We get many applications and questions about the Front End Developer role so we thought we should clarify some of the aspects right here on the blog. Here we go:
What software/frameworks do I need to know and master (besides HTML/CSS, Photoshop)? I would like to work in the Front End department more than in the Back-End department.
At eJump, the Front End developer has different tasks and attributions than a Back End developer. But anyone who wants to learn more and go toward the Back-End side of things will have our complete support because these 2 positions complete each other.
You should know that we work a lot with platforms like WordPress and Magento. HTML and CSS are also fundamental and need to be mastered. Being experienced in working with several frameworks is definitely an advantage. We try to use frameworks (CodeIgniter, Kohana, AngularJS etc.) and avoid building some things from scratch in order to spend more time on the creative process and on improving the user experience.
Photoshop is only used to cut the elements that compose the design in order to be arranged in CSS after. Only basic Photoshop skills are expected.
What should a portfolio include?
When we look at the portfolio of a potential co-worker we would like to see a series of websites or apps developed by him or her. If all the projects are presented along with a description of the things the applicant has done for that project, all in a nice and easy to understand way, then it’s a given that we already like that applicant more than the rest. This means he or she is organized and loves to create things that are easy to understand at a first glance by anyone. We can assume that this work ethic will be found in the code he or she will write and that would make us very happy.
HINT! If you are a beginner front end developer and don’t have and extensive portfolio or real projects with clients, we won’t mind if we find in the portfolio apps or websites created for learning purposes- with the condition that this fact is visibly stated.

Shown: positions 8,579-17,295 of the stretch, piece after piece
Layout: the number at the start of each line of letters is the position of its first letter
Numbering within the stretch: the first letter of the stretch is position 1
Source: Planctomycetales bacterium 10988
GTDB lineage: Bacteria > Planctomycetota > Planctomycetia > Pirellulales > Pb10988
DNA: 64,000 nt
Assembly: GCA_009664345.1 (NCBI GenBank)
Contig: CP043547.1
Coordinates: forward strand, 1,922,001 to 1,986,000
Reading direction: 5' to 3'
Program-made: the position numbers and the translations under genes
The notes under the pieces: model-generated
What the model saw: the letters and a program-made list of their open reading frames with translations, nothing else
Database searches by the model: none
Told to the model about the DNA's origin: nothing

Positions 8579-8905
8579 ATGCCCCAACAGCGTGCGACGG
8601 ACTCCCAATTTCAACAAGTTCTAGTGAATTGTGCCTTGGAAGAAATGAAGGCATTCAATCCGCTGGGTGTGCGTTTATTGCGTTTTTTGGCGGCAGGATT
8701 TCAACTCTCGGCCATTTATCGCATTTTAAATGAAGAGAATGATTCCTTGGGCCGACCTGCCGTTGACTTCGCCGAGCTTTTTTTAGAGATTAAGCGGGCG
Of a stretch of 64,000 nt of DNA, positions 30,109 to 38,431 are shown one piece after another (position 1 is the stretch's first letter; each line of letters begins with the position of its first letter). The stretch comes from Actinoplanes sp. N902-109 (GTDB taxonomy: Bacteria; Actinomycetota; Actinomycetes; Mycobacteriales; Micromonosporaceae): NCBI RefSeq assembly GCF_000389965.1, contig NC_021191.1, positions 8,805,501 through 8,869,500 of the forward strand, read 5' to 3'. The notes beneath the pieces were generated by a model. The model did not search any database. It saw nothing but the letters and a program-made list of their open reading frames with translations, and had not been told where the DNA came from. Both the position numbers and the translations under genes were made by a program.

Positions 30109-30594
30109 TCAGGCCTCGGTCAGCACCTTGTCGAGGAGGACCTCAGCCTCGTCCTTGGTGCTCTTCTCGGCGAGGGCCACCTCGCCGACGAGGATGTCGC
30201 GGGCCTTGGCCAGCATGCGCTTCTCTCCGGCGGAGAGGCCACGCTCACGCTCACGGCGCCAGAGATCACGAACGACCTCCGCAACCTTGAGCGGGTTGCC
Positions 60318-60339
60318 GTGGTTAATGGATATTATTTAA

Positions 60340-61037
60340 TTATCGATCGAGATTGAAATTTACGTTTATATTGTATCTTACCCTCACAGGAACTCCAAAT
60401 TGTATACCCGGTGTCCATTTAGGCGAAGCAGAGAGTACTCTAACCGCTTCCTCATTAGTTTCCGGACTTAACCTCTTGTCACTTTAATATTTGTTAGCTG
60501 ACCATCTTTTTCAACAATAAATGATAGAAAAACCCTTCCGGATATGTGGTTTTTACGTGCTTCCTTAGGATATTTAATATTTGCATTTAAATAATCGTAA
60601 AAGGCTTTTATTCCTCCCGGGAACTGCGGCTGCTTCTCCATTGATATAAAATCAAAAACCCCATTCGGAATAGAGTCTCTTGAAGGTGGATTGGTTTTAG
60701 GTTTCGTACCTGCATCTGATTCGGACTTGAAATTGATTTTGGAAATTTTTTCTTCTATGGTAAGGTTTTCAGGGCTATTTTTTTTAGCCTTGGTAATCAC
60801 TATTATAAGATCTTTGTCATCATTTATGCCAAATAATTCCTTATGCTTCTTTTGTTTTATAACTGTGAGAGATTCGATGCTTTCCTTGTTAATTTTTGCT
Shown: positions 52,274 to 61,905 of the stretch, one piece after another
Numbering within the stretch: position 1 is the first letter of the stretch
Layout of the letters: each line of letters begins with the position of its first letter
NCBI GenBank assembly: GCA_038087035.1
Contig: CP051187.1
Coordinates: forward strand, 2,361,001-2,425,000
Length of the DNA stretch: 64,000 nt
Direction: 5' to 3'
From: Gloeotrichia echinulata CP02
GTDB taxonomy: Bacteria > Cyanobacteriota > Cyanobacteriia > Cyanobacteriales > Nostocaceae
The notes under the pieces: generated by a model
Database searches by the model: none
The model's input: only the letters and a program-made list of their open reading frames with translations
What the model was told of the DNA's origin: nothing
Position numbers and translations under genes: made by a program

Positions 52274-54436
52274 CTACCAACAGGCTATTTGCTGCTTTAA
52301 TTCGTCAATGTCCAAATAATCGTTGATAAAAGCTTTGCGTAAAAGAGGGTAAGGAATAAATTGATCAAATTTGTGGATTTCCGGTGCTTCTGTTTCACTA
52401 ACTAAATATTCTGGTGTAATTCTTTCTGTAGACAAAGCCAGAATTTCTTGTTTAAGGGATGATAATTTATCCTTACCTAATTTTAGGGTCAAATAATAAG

We will appreciate a lot if the projects (even the demo ones) are modern and, frankly, spectacular.
How much experience do I need to have for a junior/entry level position?
One of the things we value is excellent work and that’s also the first thing we look at. So we actually prefer to see fewer projects, but modern, cool, and of higher quality, rather than numerous mediocre ones.
We tend to look at the potential of a co-worker, so the “on paper” experience or certifications will matter less than what you can actually do or are willing to learn and your desire to do so. We believe that more complex technical aspects, frameworks and such, can be learned rather quickly with some support if there is the desire to learn and improve. To us, truly creative ideas and the will to always create something of value are the things that matter the most. We will always prefer to hire a fresh freelancer with only 6-12 months of experience, but who proves that he or she can rise to our standard and requirements, than to pick someone super-experienced and skilled but with no enthusiasm or desire to improve and adapt.
What kind of tests do I need to take to be considered?
The first step of the hiring process is the portfolio, preferably packed with high-quality and interesting projects. This is a must and it helps us to go beyond the selection phase in order to invite the front-end developer to an interview, the friendly kind.
We try to figure out if a candidate is a match with our organizational culture from the answers to the interview questions. We also try to find out what would be the attitude and strategy of the candidate in some common client- designer- front end developer situations and how would he or she will try to solve these situations.
If the implementation is done correctly and creatively and everybody in the team likes it, then it is very probable that you will be part of the eJump team soon.
Does this answer your questions too? If not, contact us right away.